‘Man was close to death after serious assault,’ Tipperary County Council told
A man was “close to death” after being “seriously assaulted” in a local town, a meeting of Tipperary County Council has been told.
Cllr Jim Ryan said the “red tape” and “bureaucracy” surrounding the rollout of CCTV across Tipperary is at the “expense of public health and safety” and is putting “lives at risk”.
Describing it as a “free-for -all” due to the lack of CCTV cameras, Cllr Ryan said he has been contacted by concerned parents of children who have been intimidated, bullied and in some cases physically assaulted in the town centre and park in Thurles.
“I had a mother on to me whose son was seriously assaulted in Thurles in an area where there should be CCTV cameras. He ended up in hospital for two weeks and was close to death because of the assault,” he said.
“It’s not good enough to hear every single time that there’s issues with data protection or GDPR. If this is the case, those laws need to change.
“Unless something is done about these absolutely ridiculous data protection laws, this whole thing is going to seriously impact people's lives to the extent that somebody is going to be killed,” he continued.
Cllr Ryan said CCTV cameras would have helped gardaí identify and prosecute the culprit(s) of a recent “blatant act of vandalism”.
“The amounts of assaults, vandalisms, illegal dumping, outdoor drinking and drug dealing [going on locally],” he said.
“We had a very disgraceful scenario recently when the skateboard park in Thurles was vandalised. That park is being used by a huge number of teenagers and children who don’t have an interest in any other sport, bar skateboarding.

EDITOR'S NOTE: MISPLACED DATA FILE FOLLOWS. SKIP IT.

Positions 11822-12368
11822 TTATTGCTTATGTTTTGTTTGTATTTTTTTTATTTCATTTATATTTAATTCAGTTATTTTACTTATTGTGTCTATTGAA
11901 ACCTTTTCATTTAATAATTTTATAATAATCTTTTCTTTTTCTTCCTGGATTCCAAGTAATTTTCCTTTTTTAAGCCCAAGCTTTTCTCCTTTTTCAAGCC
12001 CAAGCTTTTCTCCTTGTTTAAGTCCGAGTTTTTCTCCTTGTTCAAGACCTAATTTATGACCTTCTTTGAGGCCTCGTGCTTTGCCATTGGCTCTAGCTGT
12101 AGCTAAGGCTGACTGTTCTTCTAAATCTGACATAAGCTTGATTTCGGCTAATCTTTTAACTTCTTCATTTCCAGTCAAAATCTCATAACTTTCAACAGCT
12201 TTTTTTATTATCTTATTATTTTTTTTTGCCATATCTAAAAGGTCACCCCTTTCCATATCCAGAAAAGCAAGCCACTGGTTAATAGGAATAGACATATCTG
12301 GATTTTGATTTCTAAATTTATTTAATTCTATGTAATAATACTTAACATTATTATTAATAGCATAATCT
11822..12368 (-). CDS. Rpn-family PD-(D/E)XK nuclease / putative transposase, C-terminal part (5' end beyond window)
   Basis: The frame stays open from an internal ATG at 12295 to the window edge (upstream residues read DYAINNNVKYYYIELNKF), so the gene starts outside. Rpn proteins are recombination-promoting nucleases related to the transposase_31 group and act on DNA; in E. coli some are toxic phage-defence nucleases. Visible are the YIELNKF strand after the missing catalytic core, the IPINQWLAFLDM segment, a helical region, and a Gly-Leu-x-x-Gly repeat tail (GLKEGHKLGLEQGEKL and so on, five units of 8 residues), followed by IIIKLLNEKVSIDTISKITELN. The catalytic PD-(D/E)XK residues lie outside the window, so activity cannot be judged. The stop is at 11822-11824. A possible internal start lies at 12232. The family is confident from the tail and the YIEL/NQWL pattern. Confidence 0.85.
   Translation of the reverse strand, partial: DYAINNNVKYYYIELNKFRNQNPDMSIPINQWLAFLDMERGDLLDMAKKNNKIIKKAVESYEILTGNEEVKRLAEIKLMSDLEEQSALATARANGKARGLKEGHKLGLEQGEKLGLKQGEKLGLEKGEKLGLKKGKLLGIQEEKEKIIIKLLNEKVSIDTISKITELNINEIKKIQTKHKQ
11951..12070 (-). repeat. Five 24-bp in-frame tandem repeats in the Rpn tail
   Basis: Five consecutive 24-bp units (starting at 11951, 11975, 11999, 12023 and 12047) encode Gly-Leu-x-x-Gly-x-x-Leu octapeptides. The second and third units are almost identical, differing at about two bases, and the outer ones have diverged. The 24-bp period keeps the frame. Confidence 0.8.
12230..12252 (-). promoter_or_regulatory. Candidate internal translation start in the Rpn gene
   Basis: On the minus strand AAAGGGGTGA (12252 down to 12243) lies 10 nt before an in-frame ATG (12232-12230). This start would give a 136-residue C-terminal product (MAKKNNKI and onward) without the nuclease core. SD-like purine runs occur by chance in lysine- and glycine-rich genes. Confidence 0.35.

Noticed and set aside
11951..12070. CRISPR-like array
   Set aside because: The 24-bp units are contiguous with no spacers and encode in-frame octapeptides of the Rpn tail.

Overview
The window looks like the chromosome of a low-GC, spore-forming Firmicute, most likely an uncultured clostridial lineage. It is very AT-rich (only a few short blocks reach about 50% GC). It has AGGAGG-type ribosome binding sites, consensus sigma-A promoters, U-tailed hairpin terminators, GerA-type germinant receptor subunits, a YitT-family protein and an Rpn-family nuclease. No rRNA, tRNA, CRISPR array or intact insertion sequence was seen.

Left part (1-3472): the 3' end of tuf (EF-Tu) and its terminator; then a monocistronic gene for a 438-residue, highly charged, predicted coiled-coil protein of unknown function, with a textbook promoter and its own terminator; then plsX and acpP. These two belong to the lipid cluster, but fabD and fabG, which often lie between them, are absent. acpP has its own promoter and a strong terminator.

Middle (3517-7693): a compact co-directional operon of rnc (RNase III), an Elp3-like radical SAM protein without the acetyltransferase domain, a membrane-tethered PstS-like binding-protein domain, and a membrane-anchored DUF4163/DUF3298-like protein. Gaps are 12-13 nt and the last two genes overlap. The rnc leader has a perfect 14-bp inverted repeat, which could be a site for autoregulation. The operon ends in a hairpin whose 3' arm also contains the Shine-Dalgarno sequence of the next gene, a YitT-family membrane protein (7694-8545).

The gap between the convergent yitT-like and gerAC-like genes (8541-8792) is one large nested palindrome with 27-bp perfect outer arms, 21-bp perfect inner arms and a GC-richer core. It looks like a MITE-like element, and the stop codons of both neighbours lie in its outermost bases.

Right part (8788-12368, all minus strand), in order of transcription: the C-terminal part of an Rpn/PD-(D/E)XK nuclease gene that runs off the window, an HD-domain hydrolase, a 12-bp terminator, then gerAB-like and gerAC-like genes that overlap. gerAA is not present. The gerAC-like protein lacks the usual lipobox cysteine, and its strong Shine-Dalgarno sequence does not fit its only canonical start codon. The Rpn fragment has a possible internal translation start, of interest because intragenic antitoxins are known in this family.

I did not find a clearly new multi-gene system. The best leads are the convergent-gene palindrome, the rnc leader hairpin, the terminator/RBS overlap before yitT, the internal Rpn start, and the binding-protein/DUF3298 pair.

“That skateboard park is now out of action for the foreseeable future, with no notification with regards to when it will reopen again,” he added.
Concurring with Cllr Ryan, Cllr Marie Murphy said councillors couldn’t have envisaged the effect GDPR is having on the rollout of CCTV cameras.
Cllr Sean Ryan said rural areas, particularly those near motorways, need CCTV before the winter months.
Cllr Ger Darcy said CCTV cameras would bring “a great comfort” to businesses, residents and gardaí.
Cllr David Dunne, however, expressed caution about the impact of CCTV cameras, noting that it has been in use in Carrick-on-Suir for a number of years and that it needs to be updated.
“As far as I’m aware there hasn’t been one conviction relating to CCTV,” he said.
“It might give people peace of mind, but it’s not the be-all and end-all. Every town and village has suffered from anti-social behaviour over this lockdown period.
“If CCTV is being installed, I hope it’s of a high enough standard that it can identify the victims and perpetrators of crimes that have taken place,” he added.
Cllr Dunne called on the council to provide facilities such as slides and ziplines which will put the “pent up frustration in youngsters to better use”, with Cllr Phyll Bugler also calling on the council to “challenge the energy” of teenagers.
Director of Services for Economic and Community Development Pat Slattery told councillors that he speaks to Tipperary Garda Division Chief Superintendent Derek Smart “at least twice a month” on rolling out CCTV across the county.
“The local gardaí are in favour of having their stations used to store monitoring equipment, which is the source of the problem here. We don't have a problem locally. It’s with the Department we have the problem and with the gardaí [centrally] around data protection," he said.
“Tipperary is being used as a pilot [for the rollout of CCTV] and that’s why it’s delaying our situation here because it’s likely to be used as a template for the rest of the country,” Mr Slattery added.
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